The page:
All week I repeated to myself, “I want to go to dance. I want to!” And I went so many times since our last blog. Yay me! How did you do?
I recently heard from a friend that they are depressed about their weight. I can relate, we’ve all been there, are there. I said to myself about my friend, “Stop doing that to my friend. Stop saying those things to make them feel bad about their size. Leave my friend alone - dark-cloud -of-conditioned-body-size-depression!”
It takes years, maybe decades to release social programming. If eyes rolled at family holidays when you put on a little weight, then I know you. I got it, too. And if you use food to cope with these feelings because it was restricted growing up, welp, you have a healthy recipe for weight gain depression.
I’m going to share the philosophy of several personal trainers I know. Ready for thousands of hours of wisdom summed up in a Fiona Apple lyric?
Up until now in a rush to provebut now I only move to move
I only move to move - for me that means, I’m doing it to do it. Because I can! Because my body still does mostly what I ask it to. How great is that! I can survive an ASA! class. This is saying a lot. We have nothing to prove to anyone, we move to move, not to make our bodies smaller. Though that can happen. But that's not the point. The point is to dance. We know this brings us joy, endorphins, serotonin, and all the other feel good natural drugs that are essential to living life. You can get high off dancing and Core 35! I’m learning to run towards that high. It hasn’t happened yet.
Everything in nature dances. Bees, birds, you’ve seen the nature channel. We are the luckiest body movers on Earth. We’re simply gorgeous, aren’t we?!
I’ve been suffering from two knee injuries this summer. Happy to say, I was active and one of the falls to my already arthritic knee was during a hike. I had to skip a lot of classes to let this knee heal. I’m using knee braces now and I’m stretching. But some guilt and shame thoughts popped in while I was on a rest (I don’t know whose voice this is besides society and maybe my mother’s). Be sure to say this with a wagged finger:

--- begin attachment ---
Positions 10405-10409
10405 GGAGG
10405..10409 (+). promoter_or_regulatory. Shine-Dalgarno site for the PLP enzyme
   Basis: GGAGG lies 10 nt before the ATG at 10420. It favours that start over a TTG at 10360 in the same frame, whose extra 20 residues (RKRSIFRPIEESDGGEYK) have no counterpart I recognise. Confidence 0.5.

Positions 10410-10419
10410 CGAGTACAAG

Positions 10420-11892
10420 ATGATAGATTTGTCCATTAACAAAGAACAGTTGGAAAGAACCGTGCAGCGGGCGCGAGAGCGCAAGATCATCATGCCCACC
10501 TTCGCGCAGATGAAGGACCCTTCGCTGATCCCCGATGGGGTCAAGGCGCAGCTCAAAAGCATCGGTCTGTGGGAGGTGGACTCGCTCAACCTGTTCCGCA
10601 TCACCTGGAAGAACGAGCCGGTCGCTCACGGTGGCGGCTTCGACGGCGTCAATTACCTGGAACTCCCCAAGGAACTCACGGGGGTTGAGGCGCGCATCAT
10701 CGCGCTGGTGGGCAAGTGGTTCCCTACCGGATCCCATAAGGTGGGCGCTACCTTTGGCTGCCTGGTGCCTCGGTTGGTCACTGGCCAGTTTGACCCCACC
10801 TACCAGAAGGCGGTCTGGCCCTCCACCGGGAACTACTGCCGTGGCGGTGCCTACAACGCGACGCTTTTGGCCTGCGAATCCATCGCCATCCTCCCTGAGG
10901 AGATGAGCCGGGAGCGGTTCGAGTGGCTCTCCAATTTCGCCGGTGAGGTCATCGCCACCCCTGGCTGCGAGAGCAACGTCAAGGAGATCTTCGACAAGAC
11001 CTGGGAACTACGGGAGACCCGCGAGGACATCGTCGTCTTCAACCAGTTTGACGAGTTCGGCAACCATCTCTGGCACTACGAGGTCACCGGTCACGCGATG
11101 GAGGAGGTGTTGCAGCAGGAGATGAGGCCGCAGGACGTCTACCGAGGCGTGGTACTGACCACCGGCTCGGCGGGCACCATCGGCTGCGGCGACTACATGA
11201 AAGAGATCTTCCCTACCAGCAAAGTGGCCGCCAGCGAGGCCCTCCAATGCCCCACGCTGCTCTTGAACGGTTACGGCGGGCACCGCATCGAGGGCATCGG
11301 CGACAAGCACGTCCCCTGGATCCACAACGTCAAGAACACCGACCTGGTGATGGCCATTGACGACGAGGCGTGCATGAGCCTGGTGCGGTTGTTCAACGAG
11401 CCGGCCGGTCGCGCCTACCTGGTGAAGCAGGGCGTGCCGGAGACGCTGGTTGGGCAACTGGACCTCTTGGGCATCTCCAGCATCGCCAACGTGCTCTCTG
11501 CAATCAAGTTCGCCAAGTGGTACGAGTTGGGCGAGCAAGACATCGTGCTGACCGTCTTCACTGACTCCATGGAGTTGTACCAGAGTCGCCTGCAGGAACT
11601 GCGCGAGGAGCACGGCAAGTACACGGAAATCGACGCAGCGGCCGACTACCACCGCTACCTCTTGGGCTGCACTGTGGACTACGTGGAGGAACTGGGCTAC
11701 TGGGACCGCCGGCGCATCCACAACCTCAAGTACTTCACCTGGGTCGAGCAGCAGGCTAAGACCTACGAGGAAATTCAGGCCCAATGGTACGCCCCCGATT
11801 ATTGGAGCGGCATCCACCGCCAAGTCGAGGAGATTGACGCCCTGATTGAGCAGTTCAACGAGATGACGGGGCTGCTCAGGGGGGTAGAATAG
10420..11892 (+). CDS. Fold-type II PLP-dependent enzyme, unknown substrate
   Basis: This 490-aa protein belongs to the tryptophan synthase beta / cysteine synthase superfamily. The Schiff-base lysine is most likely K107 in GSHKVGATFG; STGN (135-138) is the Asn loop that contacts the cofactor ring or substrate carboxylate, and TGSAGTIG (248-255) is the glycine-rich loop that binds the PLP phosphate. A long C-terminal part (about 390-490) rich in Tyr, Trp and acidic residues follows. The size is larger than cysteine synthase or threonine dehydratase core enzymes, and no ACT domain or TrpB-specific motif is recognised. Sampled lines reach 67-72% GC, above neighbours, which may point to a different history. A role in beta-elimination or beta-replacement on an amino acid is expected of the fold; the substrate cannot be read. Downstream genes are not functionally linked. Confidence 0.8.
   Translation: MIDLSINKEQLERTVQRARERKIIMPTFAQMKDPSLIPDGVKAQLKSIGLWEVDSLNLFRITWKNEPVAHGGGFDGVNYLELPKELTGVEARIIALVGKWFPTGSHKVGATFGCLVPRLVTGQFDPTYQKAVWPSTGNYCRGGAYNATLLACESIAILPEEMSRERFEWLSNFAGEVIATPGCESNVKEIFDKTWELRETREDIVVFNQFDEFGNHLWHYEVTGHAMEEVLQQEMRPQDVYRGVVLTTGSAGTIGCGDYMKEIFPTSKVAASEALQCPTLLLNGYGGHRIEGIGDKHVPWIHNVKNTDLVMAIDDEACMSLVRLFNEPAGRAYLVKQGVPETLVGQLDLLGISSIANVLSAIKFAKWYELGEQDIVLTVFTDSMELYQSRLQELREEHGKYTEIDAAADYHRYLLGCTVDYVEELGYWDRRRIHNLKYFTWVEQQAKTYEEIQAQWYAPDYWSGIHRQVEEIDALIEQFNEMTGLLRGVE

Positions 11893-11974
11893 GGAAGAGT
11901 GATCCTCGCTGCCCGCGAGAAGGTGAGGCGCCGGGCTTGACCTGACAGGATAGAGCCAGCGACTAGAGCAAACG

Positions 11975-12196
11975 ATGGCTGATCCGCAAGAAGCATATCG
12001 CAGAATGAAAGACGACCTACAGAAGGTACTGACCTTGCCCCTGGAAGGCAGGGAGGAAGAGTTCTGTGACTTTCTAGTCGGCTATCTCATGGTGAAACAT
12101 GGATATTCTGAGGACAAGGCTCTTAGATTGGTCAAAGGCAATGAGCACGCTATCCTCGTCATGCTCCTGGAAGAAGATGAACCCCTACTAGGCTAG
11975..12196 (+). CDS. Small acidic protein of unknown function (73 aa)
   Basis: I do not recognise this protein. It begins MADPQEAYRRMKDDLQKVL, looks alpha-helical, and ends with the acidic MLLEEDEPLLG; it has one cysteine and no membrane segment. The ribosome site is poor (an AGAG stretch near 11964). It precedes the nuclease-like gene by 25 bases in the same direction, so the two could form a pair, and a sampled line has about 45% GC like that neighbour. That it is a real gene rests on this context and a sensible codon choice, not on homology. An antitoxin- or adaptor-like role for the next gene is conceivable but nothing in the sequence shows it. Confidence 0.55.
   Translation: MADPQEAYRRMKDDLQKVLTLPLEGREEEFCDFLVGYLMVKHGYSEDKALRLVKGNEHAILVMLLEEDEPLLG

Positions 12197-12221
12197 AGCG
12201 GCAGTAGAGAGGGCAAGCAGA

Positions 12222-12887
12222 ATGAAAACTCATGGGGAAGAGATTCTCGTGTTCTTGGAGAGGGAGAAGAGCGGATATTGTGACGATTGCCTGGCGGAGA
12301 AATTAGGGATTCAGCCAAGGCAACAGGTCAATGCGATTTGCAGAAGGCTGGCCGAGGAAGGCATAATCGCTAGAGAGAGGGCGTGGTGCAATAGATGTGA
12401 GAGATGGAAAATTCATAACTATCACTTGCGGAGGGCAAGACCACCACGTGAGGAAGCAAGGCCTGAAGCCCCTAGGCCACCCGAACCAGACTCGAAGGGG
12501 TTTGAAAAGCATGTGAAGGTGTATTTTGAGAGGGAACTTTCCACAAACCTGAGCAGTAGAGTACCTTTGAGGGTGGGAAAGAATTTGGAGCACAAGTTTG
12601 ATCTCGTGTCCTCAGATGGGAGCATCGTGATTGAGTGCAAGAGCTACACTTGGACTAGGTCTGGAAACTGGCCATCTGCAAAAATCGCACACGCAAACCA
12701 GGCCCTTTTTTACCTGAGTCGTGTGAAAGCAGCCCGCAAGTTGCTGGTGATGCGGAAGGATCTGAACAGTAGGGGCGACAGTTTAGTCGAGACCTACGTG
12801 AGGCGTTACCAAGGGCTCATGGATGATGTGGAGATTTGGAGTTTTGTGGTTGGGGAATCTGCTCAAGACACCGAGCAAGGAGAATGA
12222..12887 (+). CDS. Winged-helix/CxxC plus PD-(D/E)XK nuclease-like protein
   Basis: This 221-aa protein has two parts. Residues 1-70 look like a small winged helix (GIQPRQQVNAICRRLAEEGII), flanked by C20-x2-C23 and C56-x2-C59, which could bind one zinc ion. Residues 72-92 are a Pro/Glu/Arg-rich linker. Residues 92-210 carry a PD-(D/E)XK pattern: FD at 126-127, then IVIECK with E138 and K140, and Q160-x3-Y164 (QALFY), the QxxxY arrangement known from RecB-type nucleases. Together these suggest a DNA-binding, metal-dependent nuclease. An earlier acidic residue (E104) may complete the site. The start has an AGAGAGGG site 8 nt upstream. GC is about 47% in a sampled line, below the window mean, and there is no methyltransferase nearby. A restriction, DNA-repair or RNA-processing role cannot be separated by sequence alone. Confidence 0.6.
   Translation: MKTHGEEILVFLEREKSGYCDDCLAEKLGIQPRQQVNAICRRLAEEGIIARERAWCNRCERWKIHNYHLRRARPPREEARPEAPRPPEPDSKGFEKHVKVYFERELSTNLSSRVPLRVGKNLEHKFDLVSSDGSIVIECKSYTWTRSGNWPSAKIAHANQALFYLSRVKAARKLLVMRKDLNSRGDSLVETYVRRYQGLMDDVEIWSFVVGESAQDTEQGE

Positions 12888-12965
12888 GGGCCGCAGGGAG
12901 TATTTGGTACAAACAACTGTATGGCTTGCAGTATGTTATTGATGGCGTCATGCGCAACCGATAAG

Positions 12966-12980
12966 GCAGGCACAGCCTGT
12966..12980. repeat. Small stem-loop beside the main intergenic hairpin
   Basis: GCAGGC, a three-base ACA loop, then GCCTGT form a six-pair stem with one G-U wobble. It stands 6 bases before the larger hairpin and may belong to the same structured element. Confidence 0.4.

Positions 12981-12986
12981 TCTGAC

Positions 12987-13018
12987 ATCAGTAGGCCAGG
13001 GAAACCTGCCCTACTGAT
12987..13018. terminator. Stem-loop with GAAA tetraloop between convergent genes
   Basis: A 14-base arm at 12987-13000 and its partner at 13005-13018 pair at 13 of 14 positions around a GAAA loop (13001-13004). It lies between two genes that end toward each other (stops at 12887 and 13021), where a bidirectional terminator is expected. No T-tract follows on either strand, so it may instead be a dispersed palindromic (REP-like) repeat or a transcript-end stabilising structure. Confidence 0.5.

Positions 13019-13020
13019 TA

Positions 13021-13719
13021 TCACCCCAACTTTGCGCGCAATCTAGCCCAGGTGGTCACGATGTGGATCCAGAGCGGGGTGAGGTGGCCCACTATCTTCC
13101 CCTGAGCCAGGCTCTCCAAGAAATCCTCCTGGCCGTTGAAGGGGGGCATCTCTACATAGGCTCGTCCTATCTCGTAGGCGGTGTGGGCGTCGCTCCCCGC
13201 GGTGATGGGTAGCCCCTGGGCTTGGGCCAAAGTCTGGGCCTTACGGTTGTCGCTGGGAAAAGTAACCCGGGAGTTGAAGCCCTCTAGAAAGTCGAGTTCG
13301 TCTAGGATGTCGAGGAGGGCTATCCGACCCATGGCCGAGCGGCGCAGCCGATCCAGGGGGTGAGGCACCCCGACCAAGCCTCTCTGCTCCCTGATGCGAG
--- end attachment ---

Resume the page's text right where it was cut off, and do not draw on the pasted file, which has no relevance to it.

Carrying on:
“See you skipped all those classes before when you were perfectly healthy. Now look at you. Don’t let an injury have to remind you how much you love dancing and moving your body with ease. You love being independent. Guess you shouldn’t be skipping classes so much when you’re healthy.”
Sheesh. It sounds bad. But I just switched it up for myself just after I thought it.
I say DO let that injury be a positive reminder about how much you love to move. How much you love being independent. Let it be a gentle reminder when you’re thinking about skipping class. I also got to cheer on myself today, that I could kneel with a yoga pad and do the work. It hurt a tiny bit but I was doing it. Nursing the injury made me realize I can focus on all my body parts in a functional way, not a looks way. “Oh this arm works, so do these legs. No, I can’t move like Akousa. I’ll get somewhere, though! Little pain in the knee. It’s OK, my body works. MY BODY WORKS!” Even with an injury, your body can do other things.
It was extremely hard to stretch or do anything while my knee was injured. It was enough to work, clean the house and be productive, let alone take care of other parts of my body during that time.
Do you suffer from weight gain depression? Who programmed you? Identifying my brainwashers has really helped me.
How do you get through an injury? Do you full on rest? Do you cheat your rest and stay injured longer? Do you use an injury to excuse yourself from other movements, maybe past the point of healing? How do you feel about yourself while injured? Do you long for class or do you get depressed?
How can we use the consistency of dance training to heal this part of ourselves?